Dallas Cowboys, New England Patriots Headline Forbes List of NFL Team Valuations

Tim Daniels@TimDanielsBRFeatured ColumnistAugust 20, 2014

OAKLAND, CA - AUGUST 9:  Quarterback Tony Romo #9 of the Dallas Cowboys takes charge in the huddle against the Oakland Raiders in the first quarter of a preseason game on August 9, 2013 at O.co Coliseum in Oakland, California.  The Raiders won 19-17.  (Photo by Brian Bahr/Getty Images)
Brian Bahr/Getty Images

The Dallas Cowboys haven't qualified for the NFL playoffs since 2009, and whether they still deserve the label of "America's Team" is up for debate. That said, one constant remains for at least another year: They are the most valuable franchise in the National Football League.     

Forbes magazine released its annual ranking of teams based on the overall franchise value. Mike Ozanian of the outlet notes the Cowboys finished on top for the eighth straight year at $3.2 billion, which is $600 million more than the New England Patriots, who rated second:

For the eighth consecutive year the Dallas Cowboys, worth $3.2 billion, are the league’s most valuable team. The only sports team worth more is Real Madrid, valued at $3.4 billion, while another Spanish soccer team, Barcelona, is tied with the Cowboys. Despite making only three postseason appearances over past decade, the Cowboys posted the NFL’s highest revenue ($560 million) and operating income ($246 million) in 2013.

Here's a look at the complete list:

Forbes' 2014 NFL Team Valuations
1Dallas Cowboys $3.2 billion
2New England Patriots $2.6 billion
3Washington Redskins $2.4 billion
4New York Giants $2.1 billion
5Houston Texans $1.85 billion
6New York Jets $1.8 billion
7Philadelphia Eagles $1.75 billion
8Chicago Bears $1.7 billion
9San Francisco 49ers $1.6 billion
10Baltimore Ravens $1.5 billion
11Denver Broncos $1.45 billion
12Indianapolis Colts $1.4 billion
13Green Bay Packers $1.375 billion
14Pittsburgh Steelers $1.35 billion
15Seattle Seahawks $1.33 billion
16Miami Dolphins $1.3 billion
17Carolina Panthers $1.25 billion
18Tampa Bay Buccaneers $1.225 billion
19Tennessee Titans $1.16 billion
20Minnesota Vikings $1.15 billion
21Atlanta Falcons $1.125 billion
22Cleveland Browns $1.12 billion
23New Orleans Saints $1.11 billion
24Kansas City Chiefs $1.1 billion
25Arizona Cardinals $1 billion
26San Diego Chargers $995 million
27Cincinnati Bengals $990 million
28Oakland Raiders $970 million
29Jacksonville Jaguars $965 million
30Detroit Lions $960 million
31Buffalo Bills $935 million
32St. Louis Rams$930 million

Ozanian went into detail as to how the valuations are determined:

Forbes compiles its valuations primarily based on data and information from sports bankers, who provided insight on team and league financial information, several NFL team executives, who confirm such details as league licensing agreements, public documents, like this Moody’s report on the New York Jets debt at MetLife Stadium, and this Fitch report, that contains information on the league’s television deals, trade publications like Team Marketing, which provide guidance on ticket and concession prices, and consulting firms like CSL, that publish reports on stadium financing. We also pore over the leases of teams that play in publicly owned stadiums for details about expenses and revenue.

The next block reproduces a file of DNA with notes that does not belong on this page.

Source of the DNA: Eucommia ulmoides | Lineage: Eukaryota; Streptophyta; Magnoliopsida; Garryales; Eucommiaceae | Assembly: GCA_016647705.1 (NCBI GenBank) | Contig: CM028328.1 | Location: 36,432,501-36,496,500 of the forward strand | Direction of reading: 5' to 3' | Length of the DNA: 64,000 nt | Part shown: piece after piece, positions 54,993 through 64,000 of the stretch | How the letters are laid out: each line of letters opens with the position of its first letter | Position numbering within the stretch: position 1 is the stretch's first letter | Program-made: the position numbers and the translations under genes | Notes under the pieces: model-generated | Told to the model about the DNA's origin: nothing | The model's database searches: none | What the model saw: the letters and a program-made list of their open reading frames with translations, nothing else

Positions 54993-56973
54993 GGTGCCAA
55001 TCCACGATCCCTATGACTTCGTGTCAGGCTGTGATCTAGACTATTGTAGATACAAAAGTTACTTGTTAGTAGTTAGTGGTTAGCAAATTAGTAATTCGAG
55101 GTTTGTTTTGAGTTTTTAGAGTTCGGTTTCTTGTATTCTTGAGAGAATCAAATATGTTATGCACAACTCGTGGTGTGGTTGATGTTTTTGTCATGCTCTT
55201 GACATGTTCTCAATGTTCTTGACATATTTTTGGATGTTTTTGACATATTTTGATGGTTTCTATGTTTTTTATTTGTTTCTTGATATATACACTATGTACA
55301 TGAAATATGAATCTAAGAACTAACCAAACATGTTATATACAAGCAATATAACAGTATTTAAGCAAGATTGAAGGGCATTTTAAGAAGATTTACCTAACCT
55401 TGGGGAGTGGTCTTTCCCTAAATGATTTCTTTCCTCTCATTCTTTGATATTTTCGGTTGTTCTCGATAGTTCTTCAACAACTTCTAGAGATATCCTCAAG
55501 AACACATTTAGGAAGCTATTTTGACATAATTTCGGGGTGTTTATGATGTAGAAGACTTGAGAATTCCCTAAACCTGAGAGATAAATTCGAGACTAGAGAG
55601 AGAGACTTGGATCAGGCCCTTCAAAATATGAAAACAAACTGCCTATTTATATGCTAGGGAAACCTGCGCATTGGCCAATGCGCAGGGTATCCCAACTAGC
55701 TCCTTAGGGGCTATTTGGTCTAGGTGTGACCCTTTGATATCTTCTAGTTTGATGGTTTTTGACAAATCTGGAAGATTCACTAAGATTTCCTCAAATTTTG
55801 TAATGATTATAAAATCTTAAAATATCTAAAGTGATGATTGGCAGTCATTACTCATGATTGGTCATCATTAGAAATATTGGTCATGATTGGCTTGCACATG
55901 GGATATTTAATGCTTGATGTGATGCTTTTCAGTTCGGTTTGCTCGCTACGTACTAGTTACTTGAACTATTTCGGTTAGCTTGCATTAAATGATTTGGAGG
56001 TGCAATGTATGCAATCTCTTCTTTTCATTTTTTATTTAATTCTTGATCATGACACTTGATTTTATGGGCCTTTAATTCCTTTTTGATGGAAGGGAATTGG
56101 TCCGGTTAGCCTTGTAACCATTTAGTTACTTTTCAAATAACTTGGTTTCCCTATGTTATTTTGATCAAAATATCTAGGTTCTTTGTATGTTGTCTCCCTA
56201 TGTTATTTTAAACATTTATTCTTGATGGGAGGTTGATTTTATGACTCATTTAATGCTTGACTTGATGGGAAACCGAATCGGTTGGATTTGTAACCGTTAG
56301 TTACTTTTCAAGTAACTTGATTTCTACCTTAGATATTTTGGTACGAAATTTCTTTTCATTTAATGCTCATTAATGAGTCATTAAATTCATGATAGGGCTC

The Cowboys may be worth more than $3 billion, but nobody should drive up to AT&T Stadium in a Brink's truck looking to buy.

Jon Machota of The Dallas Morning News previously passed along comments from team chief operating officer Stephen Jones, son of owner Jerry Jones, on KTCK 1310 about the team's value.

"All I can tell you is it doesn't matter what's the number, Jerry's not selling," he said. "Only he can make that decision. It's kind of fruitless to even discuss it."

Newy Scruggs of NBC Sports Radio commented on the Cowboys' evaluation:

While the Dallas organization seemingly won't be changing hands anytime soon, one franchise valuation that has already generated interest is that of the Buffalo Bills. The team, which is currently up for sale, ranks second to last at $935 million.

At the very least, it's a number to keep in mind as bidders prepare to make formal offers. John Wawrow of The Associated Press reported Tuesday that the final stages of the bidding process are expected to take place over the next few weeks:

A new owner is still expected to be identified by October, but it's not certain whether it will be in time to be approved by NFL owners at league meetings in early October. And that approval would come only after the prospective candidate's background and finances are vetted and approved by the league's finance committee.

Since it's a bidding war, it wouldn't be a surprise if the Bills' sale price winds up going over $1 billion. As always, the team values from a third party and what an ownership group is willing to pay to complete the deal are usually two different things.

All told, 25 of the league's 32 teams now carry values of at least $1 billion. The average NFL team is currently worth $1.43 billion, 23 percent more than last year, per Ozanian. The Cowboys, New England Patriots, Washington Redskins and New York Giants all saw their values climb by 39 percent or more the past year.

To compare across other North American pro sports leagues, the average MLB team value is $811 million and NBA is $634 million.  

Such valuations showcase the immense size and power of the NFL, and it wouldn't be a surprise if all of the teams reach the $1 billion plateau within the next few years.

That's mostly because the league is a cash cow. Even the St. Louis Rams, which finished last in this year's Forbes valuation, reportedly generated revenue of $250 million last year. That points toward continued growth.